Realistically, we will never see anymore than the 2 frontline F-35B squadrons than current planned. However, that this represents a very potent capability, especially if we get Storm Shadow and Brimstone 2 cleared for use.

      Towards the future, we should be looking at replacing our Typhoons (whose OSD is 2030) with F-35A and possibly see a Son-of-Taranis coming online by then too.

    3. Agreed that a mix of F35A or B and a matured UCAV (whatever it's being called this week) is the most sensible and likely approach when it comes to replacing Typhoon, although despite the official OSD being 2030 that could easily be extended, the Tornado after all has now seen 35+ years of service.

      It seems unlikely we will see more than 48 F35B as Harrier and partial Tornado replacement.

      As you say that will provide for 2 squadrons with additional air-frames and pilots that could set up a 3rd or bolster the others in a national emergency or other 'surge' conditions.

      The lingering questions in my mind as when will 809 squadron stand up and when (or even if) QE will be able to regularly deploy 12 F35B?

      6 as an initial number for trials is bearable, but as an accepted, continuing effort is pathetic!

      12 for each deployment with a surge to 24 every so often to demonstrate the ability is the minimum i'd like to see.

    4. My apologies, but a couple of points appear salient -
      1. 2 squadrons of 12 aircraft each is not a "potent" capability. It means we will have 24 aircraft to deploy inextremis and could sustain them only for 6 months in a "Falklands style emergency". So in effect we are saying that under current plans we will have enough aircraft and pilots to support a one off short operation with a half-full carrier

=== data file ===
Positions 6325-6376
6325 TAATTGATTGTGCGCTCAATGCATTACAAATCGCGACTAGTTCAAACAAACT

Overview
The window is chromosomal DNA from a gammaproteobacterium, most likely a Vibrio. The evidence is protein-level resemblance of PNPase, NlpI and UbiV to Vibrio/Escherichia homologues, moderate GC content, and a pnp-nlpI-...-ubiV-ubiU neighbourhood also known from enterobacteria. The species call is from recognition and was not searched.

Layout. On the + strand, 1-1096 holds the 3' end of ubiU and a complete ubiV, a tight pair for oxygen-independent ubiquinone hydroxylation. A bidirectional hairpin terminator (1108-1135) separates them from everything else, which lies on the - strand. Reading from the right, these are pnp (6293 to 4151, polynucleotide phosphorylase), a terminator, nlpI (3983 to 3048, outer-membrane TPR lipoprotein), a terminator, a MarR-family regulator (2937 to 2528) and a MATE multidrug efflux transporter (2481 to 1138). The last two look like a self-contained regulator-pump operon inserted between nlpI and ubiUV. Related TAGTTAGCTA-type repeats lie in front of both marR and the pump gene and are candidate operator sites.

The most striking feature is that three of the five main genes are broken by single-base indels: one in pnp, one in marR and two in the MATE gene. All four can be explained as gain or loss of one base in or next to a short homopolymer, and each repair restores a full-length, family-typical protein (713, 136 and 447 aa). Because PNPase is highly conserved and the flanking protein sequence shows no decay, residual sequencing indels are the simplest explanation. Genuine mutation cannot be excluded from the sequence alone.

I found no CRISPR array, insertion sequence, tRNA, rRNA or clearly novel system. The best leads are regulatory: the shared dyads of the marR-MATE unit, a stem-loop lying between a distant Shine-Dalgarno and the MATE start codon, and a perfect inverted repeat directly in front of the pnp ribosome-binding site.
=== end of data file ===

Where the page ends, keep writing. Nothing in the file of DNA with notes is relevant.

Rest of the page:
2. Storm shadow integration would be a total waste of money and should not even be being talked about for F-35. To be honest I regret the day that the UK spent so much money on 900 of those things.....
      3. Perhaps you should be focusing on keeping the Typhoons in service and relevant for as long as possible, rather than replacing them with another variant of the F-35.... or alternatively buying more F-35Bs

    5. In fairness, 24 F-35 is 2/3rds of the maximum of 36. However the carriers are also (and rightly so) much more than just strike carriers. They will deliver AEW, ASW and air-lift for marines too. So I completely refute the "half-full carrier" nonsense, or worse, the "no aircraft to fly from them".

      They will be extremely busy platforms.

      Very few nations in the foreseeable future will posses an aircraft carrier able to surge 24+ 5th generation fighters for a 6 months campaign. That is a potent capability compared to what else is out there (bar the Americans).

      It is comparable to what the French offer, but with the added advantage of 100% availability of two carriers and 5th gen aircraft. It is a whole order of magnitude above what the Russians can do with their carrier.

      Storm Sh

    6. It is not immediately possible to determine how many aircraft 2 single squadrons could generate, and moreover, how often? It is highly desirable to build up, over time, to a 4 squadrons force. It would be very, very wrong to purchase any F-35A with the risk of having two similar, but not equal types, each of which would generate only so many deployable aircraft. Better to have more of the same type. Especially since the A would not be of any use carrier-wise. Land needs are covered by Typhoon. Let's fill the actual capability gap, before piling up other land-only assets.